For weeks now, I have been struggling to come to terms with what happened in Baltimore since the murder of Freddie Gray and how to write about it in a way that shows humility, respect, empathy, and a feeling of relationship.
The recent walk out of Native American actors from the set of Adam Sandler’s forthcoming movie The Ridiculous Six has sparked a much-needed conversation on the long-standing racist stereotypes of Native people.
Another blip on the otherwise bland radar of white middle class Eurocentric sensationalist information, that is really pabulum for the masses, and passes for news was recently seen.
Young Native people, it's unfortunate how much you deal with on a day-to-day basis: navigating the world, developing your own beliefs, having to listen to your parents.
As a dual citizen of the U.S. and the Pawnee Nation of Oklahoma, and a nonprofit professional for more than 18 years, my work is to challenge my colleagues in philanthropy to examine implicit racial bias within our sector.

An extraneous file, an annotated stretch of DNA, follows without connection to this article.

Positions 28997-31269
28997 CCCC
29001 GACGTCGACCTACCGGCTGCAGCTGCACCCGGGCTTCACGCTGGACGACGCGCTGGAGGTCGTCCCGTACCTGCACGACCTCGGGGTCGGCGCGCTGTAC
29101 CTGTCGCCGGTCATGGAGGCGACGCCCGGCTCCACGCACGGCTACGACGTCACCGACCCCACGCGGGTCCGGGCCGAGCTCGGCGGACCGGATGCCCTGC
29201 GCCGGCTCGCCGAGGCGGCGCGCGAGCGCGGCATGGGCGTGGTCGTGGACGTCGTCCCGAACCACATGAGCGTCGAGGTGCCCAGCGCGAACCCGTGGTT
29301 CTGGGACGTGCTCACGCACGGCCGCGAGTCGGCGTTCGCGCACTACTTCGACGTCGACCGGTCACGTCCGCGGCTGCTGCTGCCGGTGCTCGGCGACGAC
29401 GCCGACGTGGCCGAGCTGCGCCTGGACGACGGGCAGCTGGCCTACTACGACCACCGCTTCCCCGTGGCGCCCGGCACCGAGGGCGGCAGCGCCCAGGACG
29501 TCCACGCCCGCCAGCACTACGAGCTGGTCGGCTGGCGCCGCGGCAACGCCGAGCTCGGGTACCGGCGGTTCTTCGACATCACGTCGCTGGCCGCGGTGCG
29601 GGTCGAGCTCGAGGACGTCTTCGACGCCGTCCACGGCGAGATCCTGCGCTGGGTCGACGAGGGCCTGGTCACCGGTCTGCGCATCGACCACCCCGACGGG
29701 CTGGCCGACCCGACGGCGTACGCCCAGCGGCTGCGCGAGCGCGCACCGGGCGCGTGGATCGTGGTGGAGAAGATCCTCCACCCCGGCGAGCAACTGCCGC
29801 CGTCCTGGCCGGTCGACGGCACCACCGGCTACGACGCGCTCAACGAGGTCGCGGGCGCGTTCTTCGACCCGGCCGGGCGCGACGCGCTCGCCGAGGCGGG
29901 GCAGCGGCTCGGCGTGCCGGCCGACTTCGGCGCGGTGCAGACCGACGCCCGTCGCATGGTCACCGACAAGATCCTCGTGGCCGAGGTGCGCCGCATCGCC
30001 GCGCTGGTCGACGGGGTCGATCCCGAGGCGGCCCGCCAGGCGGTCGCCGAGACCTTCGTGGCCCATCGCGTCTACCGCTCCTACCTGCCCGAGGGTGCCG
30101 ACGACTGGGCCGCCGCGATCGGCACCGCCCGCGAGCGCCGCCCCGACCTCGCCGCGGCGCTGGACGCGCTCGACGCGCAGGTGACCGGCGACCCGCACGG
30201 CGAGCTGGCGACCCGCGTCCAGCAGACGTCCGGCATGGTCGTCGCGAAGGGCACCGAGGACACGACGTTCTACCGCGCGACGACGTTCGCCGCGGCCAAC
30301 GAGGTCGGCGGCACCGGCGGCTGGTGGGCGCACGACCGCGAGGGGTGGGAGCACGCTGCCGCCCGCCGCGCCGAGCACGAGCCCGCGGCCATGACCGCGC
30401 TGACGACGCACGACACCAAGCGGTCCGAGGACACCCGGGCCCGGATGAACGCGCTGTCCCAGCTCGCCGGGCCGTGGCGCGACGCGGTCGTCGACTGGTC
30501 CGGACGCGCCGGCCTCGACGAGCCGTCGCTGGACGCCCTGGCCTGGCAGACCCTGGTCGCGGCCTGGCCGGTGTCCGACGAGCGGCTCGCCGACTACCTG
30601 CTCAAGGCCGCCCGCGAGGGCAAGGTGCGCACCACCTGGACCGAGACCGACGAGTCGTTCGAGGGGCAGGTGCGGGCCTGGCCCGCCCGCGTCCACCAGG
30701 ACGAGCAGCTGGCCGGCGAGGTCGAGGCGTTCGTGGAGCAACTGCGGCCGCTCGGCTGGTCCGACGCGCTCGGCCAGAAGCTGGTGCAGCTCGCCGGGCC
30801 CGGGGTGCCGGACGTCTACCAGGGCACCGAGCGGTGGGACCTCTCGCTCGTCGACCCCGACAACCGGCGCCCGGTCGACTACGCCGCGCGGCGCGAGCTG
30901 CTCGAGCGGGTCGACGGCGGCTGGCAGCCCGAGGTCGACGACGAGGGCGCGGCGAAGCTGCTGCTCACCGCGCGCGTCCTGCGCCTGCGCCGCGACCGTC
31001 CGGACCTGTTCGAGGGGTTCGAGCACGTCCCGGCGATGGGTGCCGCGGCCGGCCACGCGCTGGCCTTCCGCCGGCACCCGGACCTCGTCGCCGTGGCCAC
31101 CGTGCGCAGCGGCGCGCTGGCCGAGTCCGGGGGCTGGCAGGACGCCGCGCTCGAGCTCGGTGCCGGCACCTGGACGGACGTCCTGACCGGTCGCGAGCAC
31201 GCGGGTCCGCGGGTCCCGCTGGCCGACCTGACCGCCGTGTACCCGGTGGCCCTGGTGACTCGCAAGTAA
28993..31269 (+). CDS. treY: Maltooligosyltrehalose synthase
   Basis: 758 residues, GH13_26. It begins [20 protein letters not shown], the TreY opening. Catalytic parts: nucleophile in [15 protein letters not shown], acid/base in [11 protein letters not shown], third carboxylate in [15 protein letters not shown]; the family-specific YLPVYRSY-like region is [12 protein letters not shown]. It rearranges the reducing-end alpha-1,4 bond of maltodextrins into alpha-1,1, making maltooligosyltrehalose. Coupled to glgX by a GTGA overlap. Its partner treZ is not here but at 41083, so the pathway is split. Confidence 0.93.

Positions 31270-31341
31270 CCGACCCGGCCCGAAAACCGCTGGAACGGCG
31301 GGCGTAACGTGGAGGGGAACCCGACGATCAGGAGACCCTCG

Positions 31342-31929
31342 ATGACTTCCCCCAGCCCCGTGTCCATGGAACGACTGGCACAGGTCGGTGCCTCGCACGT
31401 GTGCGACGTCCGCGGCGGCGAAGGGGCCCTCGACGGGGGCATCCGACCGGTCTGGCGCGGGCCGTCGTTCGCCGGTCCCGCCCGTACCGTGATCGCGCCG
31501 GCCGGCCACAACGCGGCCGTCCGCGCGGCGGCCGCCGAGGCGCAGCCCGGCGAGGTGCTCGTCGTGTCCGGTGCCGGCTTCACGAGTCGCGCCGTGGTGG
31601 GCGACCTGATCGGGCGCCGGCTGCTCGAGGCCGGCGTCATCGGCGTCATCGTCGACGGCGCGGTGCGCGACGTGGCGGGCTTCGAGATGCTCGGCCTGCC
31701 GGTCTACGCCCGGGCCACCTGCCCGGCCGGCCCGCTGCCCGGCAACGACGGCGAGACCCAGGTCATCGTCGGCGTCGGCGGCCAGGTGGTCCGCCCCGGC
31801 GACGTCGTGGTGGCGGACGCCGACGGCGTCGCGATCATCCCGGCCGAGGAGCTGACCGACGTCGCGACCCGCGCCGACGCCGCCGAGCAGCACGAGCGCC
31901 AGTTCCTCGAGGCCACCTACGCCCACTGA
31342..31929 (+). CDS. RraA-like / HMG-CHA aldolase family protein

Every year during graduation season the issue of wearing eagle feathers comes up among Native students and their schools.
An interesting question was posed to me in light of the recent injustice and unrest in Baltimore. The question: is Baltimore or life in Baltimore, comparable to an Indian reservation?
On a dark country road in Indian Country, the lessons of childhood come back quickly when the police pull you over. As a nation debates police violence, we should know that Native people are the ethnicity most likely to be killed by law enforcement.
I am a woman of mixed races. I grew up being called a squaw, half-breed, white, redskin and other names—none meant in a good way. I grew up wondering exactly where I fit in. Then I went to an all-Indian technical school.
Sometimes it is hard to believe we still have to deal with racist misanthropic garbage that has been heaped on Natives since first contact. In some areas we have come so far, from having a Native as a U.S.
New Mexico Governor Susana Martinez recently cut a deal with the U.S.
On February 14, 2014 President Obama began the White House initiative to bring peace to the justice practices of American communities which he named “My Brother’s Keeper.” Today, this initiative continues to address the disparate treatment of African-Americans in
Connecticut activists working on the mascot issue need some suggestions about movies or other cultural events we could use to educate about Indian nations. There’s been some small progress in Connecticut in getting rid of Indian mascots, but not enough.
When there are too many white people at a venue, I get scared. Please don't judge me; my best friend is white (Hi, Rhonda!) I know some great white people, but it is you bad apples who ruin it for your ethnicity.